Blue Path Service Dog sitting

A Service Dog Mantra: Always Ask

By: Melissa Davis, Puppy Raiser

Suzie in a “down stay”, wearing her vest looking directly at the camera. This photograph was taken during an outside gathering of staff and students at Regent University. There were 100+ people around us, and she was happily settled in their midst!

If you see someone working with a service dog, or a puppy-in-training, please always ask before interacting with the dog. The handler may say “no”, and that’s okay. It’s not because they are mean, or because they do not understand how beautiful their dog is, or because they do not like you. It\’s because at that moment, it’s not what the dog needs.

For example, I was reading at Starbucks with Suzie who was doing an amazing job, including quickly settling when she encountered a very large (adorable) and excited (pet) dog who came in with its owner to pick up a mobile order. Suzie had been happily content, between my feet for about an hour when a woman proceeded to strike up a lovely conversation about puppy raising and service dogs. As our conversation ended, she then (without asking) gave Suzie a scratch. If she had asked me, I would have declined the scratch for Suzie, because due to the way we were sitting, I knew Suzie was going to stare at the woman and then bark ( a single at a time) at her for more attention. Which is exactly what happened.

As I was trying to redirect Suzie so we could complete our time at Starbucks on a positive note, the woman came over and again, without asking, gave Suzie a farewell pat and scratch behind the ears. I asked her kindly to not interact with Suzie because she was misbehaving and the attention was reinforcing the behavior. She responded: \”I am just saying goodbye.\”

To the woman, this was very innocent behavior – just giving Suzie a few simple scratches. Suzie was not working in the field, guiding me somewhere; her action did not create an unsafe situation for me. Innocent right? What she doesn\’t know is that she was actually reinforcing behavior that I have been working very hard to fix.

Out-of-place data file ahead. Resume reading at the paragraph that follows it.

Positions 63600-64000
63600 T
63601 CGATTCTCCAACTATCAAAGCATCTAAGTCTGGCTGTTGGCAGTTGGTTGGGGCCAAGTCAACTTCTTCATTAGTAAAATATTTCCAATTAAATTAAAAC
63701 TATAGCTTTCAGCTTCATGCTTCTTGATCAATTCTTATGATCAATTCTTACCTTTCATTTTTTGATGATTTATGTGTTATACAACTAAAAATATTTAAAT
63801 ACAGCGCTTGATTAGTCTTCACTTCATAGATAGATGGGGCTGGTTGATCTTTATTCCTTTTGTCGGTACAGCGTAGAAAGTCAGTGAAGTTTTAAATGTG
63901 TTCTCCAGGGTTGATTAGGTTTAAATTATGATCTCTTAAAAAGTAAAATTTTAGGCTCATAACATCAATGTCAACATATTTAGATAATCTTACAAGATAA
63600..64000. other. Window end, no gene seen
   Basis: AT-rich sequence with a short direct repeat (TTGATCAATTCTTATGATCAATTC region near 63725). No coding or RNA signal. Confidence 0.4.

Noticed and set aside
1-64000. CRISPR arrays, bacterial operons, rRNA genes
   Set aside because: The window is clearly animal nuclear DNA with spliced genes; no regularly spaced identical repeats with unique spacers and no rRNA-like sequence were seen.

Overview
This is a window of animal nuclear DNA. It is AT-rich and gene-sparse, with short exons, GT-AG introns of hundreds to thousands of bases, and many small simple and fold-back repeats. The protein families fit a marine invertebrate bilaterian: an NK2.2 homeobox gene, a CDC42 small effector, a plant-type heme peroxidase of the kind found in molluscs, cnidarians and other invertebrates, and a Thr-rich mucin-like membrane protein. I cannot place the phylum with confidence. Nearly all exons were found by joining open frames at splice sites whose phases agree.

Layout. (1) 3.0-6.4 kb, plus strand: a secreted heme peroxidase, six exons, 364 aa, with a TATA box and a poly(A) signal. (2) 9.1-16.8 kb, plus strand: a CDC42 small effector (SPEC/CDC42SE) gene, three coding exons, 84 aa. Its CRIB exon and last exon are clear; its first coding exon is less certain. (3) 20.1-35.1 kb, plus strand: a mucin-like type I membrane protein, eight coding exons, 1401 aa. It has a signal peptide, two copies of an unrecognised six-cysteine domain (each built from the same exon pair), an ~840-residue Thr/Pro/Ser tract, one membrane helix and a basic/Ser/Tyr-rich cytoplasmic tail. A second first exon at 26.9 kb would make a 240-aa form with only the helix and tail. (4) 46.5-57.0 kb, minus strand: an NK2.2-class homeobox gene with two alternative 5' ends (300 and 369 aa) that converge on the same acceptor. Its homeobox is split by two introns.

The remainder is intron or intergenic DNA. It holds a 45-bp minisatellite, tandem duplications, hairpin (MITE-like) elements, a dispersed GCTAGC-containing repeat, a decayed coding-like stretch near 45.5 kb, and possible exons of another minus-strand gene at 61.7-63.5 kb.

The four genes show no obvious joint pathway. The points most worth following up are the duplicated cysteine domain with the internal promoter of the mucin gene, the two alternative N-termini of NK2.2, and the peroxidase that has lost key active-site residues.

Dogs are beautiful and young Labradors are especially irresistible. They pull you in with their big beautiful eyes and sweet faces. But a service dog (or service dog in training) is not there for you. Please always ask before you interact with them. With the dogs I raise, I want to give them opportunities to practice people greetings and appropriate interaction with people while in public. But to do that successfully, sometimes that means I need to say \”no\” because at that particular moment, Suzie may not be successful.

My greatest hope for these dogs, and the reason my husband and I raise, is that they will change the world for a family. One day Suzie will bring safety, security, peace, companionship and love not just to a single child who happens to be on the autism spectrum, but their whole family. One day she will open doors for a child to experience the world in a way that was impossible without her gentle and reassuring presence. Suzie is an incredible dog, and every dog we have raised is incredible in their own right.

I am so honored to be able to be a small portion of her journey. And believe it or not, I actually wish I could say “yes” to everyone who wanted to pet her because Suzie is so incredibly wonderful. She is sweetness and sunshine in a furry little body. To interact with Suzie is to be in the presence of pure joy and love and I do want to share her with you. But more than that, I want her to be successful in what she was born to do. And so sometimes, that means I have to say \”no.\”

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